“Today, we got a JFK passport signing photo,” Murray said. “We got a Neil Armstrong piece that was signed. We had some Babe Ruth signed baseballs and things like that. That’s the stuff that’s kind of interesting to me right now, because I haven’t been involved with that.”
As of the end of July, Beckett was only about 10,000 pieces away from its 10 millionth graded and authenticated item. Murray said the milestone figure should hit in the next couple of months. He’s excited to find out what piece will be the big number. Will it be a modern-era card? Will it be a vintage signed baseball? How about a non-sports piece? Everyone will have to wait and find out.
Another Successful National
As John Broggi, National Sports Collectors Convention executive director/event operations director, sat in his office and talked about the event, there was a glimmer in his eye.
“Everybody was a little antsy about Atlantic City last year, but it turned out to be very, very good,” Broggi said. “And we built on that. Everybody who was there was saying they were coming here.”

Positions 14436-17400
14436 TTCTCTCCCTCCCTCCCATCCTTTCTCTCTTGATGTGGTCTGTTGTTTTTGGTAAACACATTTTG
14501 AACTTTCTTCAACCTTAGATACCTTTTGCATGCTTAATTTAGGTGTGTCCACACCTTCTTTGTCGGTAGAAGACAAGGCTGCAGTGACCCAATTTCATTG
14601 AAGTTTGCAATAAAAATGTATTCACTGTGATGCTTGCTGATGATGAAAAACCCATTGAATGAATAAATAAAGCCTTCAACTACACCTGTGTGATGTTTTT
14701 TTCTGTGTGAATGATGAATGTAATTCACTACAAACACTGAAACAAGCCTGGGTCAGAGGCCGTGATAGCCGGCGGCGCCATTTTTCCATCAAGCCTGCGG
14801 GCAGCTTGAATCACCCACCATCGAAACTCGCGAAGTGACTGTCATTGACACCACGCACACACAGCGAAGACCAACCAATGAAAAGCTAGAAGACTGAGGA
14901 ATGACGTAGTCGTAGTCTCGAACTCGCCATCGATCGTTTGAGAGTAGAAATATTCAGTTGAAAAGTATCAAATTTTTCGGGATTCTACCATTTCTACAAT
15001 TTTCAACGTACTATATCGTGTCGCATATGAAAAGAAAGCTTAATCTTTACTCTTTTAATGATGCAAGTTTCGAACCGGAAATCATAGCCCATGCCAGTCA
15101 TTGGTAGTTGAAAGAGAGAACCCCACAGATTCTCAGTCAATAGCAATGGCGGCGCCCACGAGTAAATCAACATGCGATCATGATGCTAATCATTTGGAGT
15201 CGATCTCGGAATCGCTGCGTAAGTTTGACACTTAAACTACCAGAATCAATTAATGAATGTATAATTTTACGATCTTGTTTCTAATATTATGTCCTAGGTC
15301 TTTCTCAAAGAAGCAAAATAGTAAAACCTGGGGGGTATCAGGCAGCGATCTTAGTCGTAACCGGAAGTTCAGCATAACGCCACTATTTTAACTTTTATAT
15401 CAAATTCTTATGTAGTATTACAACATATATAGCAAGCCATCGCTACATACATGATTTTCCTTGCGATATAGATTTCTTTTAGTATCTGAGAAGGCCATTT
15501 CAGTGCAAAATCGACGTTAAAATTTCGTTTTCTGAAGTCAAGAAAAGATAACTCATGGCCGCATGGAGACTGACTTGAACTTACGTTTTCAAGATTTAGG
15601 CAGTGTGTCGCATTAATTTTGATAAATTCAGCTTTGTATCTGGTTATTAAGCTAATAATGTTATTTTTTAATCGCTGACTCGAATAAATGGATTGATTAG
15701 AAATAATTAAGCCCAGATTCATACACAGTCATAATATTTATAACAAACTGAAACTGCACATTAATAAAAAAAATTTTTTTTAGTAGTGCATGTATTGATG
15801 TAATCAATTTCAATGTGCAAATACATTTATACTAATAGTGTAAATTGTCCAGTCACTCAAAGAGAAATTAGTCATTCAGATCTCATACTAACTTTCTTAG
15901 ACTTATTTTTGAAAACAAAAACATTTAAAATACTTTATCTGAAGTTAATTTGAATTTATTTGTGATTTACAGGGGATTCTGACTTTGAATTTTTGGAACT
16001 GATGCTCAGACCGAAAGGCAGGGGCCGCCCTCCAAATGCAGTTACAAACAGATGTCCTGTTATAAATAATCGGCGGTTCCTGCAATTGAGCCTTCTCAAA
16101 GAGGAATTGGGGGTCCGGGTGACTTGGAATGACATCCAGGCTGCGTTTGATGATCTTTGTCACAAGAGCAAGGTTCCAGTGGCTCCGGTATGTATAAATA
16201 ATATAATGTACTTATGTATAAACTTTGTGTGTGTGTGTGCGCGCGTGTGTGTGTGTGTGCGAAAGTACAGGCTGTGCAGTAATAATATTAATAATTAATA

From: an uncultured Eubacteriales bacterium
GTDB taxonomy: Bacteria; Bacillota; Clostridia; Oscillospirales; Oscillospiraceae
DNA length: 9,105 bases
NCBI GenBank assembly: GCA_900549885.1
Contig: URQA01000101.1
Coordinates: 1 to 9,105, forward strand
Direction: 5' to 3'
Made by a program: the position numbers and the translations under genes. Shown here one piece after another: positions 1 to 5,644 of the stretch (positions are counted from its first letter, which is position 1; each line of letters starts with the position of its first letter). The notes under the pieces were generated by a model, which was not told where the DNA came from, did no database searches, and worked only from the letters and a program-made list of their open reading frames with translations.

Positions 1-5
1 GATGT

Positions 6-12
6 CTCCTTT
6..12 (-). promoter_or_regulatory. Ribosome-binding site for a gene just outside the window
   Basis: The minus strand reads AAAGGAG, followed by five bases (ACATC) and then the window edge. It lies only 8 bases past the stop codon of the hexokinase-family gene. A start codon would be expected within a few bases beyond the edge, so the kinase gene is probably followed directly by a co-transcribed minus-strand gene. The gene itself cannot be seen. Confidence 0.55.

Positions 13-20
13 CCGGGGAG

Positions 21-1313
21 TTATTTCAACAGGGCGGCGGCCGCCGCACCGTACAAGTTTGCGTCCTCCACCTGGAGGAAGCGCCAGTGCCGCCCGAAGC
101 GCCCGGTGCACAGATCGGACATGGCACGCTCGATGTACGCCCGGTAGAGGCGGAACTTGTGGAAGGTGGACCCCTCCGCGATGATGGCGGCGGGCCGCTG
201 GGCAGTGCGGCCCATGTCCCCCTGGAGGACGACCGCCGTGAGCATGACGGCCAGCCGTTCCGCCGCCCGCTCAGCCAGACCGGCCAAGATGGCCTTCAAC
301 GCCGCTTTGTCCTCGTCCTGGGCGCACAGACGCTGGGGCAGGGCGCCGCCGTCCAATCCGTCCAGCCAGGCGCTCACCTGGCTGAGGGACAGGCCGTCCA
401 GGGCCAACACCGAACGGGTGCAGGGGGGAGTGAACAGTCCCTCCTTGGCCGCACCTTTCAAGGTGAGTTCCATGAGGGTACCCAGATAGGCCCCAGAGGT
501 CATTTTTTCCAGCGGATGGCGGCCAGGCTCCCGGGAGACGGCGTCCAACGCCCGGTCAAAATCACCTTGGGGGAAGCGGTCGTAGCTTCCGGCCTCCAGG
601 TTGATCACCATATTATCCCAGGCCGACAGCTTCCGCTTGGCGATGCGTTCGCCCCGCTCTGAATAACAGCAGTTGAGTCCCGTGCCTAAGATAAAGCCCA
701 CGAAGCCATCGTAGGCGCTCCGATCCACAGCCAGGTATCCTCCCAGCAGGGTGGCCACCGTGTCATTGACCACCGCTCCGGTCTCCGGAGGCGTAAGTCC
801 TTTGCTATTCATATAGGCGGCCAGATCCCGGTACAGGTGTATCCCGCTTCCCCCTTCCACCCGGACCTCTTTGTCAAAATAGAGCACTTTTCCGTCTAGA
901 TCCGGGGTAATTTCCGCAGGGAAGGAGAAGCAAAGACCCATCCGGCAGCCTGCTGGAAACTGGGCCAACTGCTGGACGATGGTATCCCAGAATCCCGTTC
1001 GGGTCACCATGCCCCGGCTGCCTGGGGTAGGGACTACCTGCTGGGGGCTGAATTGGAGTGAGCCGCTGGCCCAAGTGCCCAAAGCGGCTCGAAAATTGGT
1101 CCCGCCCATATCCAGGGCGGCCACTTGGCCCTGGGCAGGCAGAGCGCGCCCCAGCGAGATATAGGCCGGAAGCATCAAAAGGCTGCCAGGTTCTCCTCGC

The well-oil machine was running as well as it ever has been. Attendance numbers were sky high, the number of dealer booths was again sold out and everyone was raving about the event. To top it all, the show was back in Chicago, and fans and dealers alike couldn’t have been happier.
“I haven’t seen attendance like this, especially Thursday and Friday, in like 10 years,” said Martin, whose company is in its 27th year of setting up at the event. “I’ve told the promoter, ‘Boy, it would be great to keep it in Chicago every year.’ San Diego Comic Con is in San Diego; Gen Con, the gaming show every year is in Indianapolis – no one’s moving those. I would love to keep it here. It’s centrally located. It’s an easy place to fly in to. It has a large population for the area with a big sports following for their teams, so it’s hard to beat this location for a show. I will continue to beg to keep it here permanently. Although, we’ve got five years or so before that would be possible because of the prearranged locations already.”
The show featured more than 500 booths. The event hit its maximum number of spots in early March, which is quite a bit sooner than in past years, noted Broggi. Not many of those who were placed on a waiting list even got a chance to set up their table to sell.